Sangria Salsipuedes takes home Drag Show crown
Sangria Salsipuedes takes home the crown as Drag Show winner
Sangria Salsipuedes, played by senior Daniel Preciado, was crowned winner of this year’s Pride Union drag show Thursday night.
“Winning was never my main goal as I wanted to have as much fun as possible, and I am glad to say that I did,” Salsipuedes said. “Getting to be there with the other queens and kings was amazing and I had such a blast. Personally, I am very proud of myself as well as being so incredibly grateful of everyone who helped me bring Sangria to life.”
The four finalists took to the stage for a second time in what were their most lavish performances yet. Interspersed throughout the show were performances from the judges – who are also professional drag queens – as well as performances from the two celebrity guest hosts of the night: drag queen Manila Luzon, a season three runner-up and recurring contestant on RuPaul’s Drag Race, and drag king Landon Cider, the winner of season three of Dracula.
“I love dressing up. Who doesn’t love dressing up?” Manila asked the audience to kick off the show.
As the lights dimmed and the bass started thumping, flashed across the stage’s jumbo screen were the words “Pride Union stands in Solidarity with #NotAgainSU.” Enormous applause erupted across Goldstein Auditorium.
Sangria Salsipuedes mesmerized the audience from the minute she took the stage, wearing a fluffy pink bathrobe and singing into a hairbrush as a makeshift microphone. Her performance mirrored the trajectory of a woman’s experience after being dumped, transitioning from sad, to angry, to empowered, to seeking revenge.
Salsipuedes had the audience in fits of laughter and awe, as the physicality of her performance perfectly captured a woman scorned. At one point, she shed her bathroom and pink corset to reveal glittery nipple tassels underneath. Spreading fake blood over her body in both a cathartic and comical moment, she had the audience hooked on her every move, hysterical facial expressions and sassy hair flips.
“Remind me never to break up with Sangria,” Manila Luzon said after Sangria’s performance.
All of the finalists gave performances that dazzled – bringing their outfits, makeup, choreography and personalities from the preliminaries to the next level.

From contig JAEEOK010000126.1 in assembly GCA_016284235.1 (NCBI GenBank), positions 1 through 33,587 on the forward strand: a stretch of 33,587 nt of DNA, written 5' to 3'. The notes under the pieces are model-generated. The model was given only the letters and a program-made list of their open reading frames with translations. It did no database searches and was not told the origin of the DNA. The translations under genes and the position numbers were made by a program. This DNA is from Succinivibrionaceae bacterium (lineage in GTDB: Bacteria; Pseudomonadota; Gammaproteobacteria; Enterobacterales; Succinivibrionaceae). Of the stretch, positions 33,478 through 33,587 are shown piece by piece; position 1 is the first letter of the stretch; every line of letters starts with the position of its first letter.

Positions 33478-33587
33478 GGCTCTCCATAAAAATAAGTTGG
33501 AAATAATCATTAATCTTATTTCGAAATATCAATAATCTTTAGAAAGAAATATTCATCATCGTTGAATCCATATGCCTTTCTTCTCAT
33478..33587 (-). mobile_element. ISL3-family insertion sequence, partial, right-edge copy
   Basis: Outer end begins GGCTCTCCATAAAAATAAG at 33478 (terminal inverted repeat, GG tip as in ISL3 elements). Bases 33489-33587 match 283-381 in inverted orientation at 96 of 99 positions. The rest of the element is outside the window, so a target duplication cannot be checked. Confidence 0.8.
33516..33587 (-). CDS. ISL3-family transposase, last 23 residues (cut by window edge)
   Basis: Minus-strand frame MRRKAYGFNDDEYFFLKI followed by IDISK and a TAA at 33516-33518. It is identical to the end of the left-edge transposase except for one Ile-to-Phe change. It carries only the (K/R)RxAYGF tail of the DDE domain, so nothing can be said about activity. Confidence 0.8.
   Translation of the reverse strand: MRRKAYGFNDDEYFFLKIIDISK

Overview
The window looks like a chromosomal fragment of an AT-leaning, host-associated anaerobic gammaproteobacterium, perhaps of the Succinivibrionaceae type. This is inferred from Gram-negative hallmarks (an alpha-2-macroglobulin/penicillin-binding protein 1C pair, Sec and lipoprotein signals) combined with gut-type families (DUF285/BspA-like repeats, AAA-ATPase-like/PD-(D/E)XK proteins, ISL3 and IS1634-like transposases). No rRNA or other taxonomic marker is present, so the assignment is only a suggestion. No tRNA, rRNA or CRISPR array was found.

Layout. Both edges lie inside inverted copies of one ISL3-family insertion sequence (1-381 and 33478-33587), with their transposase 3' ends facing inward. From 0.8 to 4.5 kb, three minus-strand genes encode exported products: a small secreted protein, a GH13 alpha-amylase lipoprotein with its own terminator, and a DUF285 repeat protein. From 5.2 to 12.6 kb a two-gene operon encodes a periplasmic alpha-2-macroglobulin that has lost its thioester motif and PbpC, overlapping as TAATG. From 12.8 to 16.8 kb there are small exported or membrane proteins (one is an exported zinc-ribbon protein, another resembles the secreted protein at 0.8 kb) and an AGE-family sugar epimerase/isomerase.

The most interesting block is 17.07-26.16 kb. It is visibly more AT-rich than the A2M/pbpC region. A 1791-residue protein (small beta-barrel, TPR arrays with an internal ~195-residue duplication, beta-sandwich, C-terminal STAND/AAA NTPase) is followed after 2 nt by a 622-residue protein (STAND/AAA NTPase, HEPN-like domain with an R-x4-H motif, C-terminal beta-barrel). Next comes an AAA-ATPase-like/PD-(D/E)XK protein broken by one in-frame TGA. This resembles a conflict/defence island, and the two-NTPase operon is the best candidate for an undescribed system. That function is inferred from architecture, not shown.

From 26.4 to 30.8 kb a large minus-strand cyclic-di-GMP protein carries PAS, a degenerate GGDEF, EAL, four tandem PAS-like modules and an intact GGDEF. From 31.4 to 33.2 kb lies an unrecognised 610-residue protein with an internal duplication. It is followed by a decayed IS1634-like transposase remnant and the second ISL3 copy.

Velveeta, played by Michael Bonavita, began her performance to the Velveeta processed cheese advertisement jingle. With her saucy dance moves and coy nature, Velveeta’s performance had an overall air flirtatiousness.
Playing Javier El Jugador, Rachel Ayala amped up the drag king’s sexuality with captivating audience interaction and even a couple of lap dances.
Standing in a sparkly dress and holding a bouquet of red roses, Brian Chau’s Vita Vanitea had the audience melting as she belted her heart out to an emotional ballad, but still retained her cheekiness with a few well-placed spicy gestures.
Between acts, Manila gave a shout-out to her family in the audience, noting how grateful she was for their support, something not always common in marginalized communities.
“If you don’t have the biological family members to be there by your side supporting you, you can find your own family with your friends and other people around here in the [LGBTQ} community,” Manila said.
Landon Cider performed halfway through the show in drag that appeared to be a gothic satan. His scary persona was accompanied by a mashup of Billie Eilish songs.
Manila Luzon performed in a dress that resembled a canvas with paint splattered across it, holding a paint palette and comically lip-syncing to a rendition of the Disney song “Colors of the Wind.”
The three judges also shared stage time between the performances.
Paris Lurux, a drag queen who has performed around New York State, jumped and landed in a split multiple times in her performance, including one time, a jump off of the stairs.
Syracuse drag queen Daphne York embodied the character Karen from the movie Mean Girls, strutting around the stage while lip syncing to the character’s most famous lines.
From New York City, drag queen Jasmine Kennedie amazed the audience, dancing in a red lace bodysuit with thigh-high red boots – and at one point, she even seamlessly landed a backflip.
At the end of the evening, Landon Cider told audience members to raise a fist in the air to symbolize something that they’re revolting against, as way to combat that negative energy and be grateful for what they have at that moment.
“We’re going to be grateful for the shoes on our feet, the air in our lungs, the food in our belly, the clothes on our back. We’re grateful that my marriage to my beautiful wife is recognized at the federal level,” Cider said.
After expressing gratitude for black history month and the awareness it raises of the oppression that African Americans still face today, Landon ended the show with a final statement on equality.
“We’re grateful that no matter who you voted for, we recognize that we are a human race that we will speak up and act out if we see anyone being treated less than equal, because we are all [expletive] equal,” he said.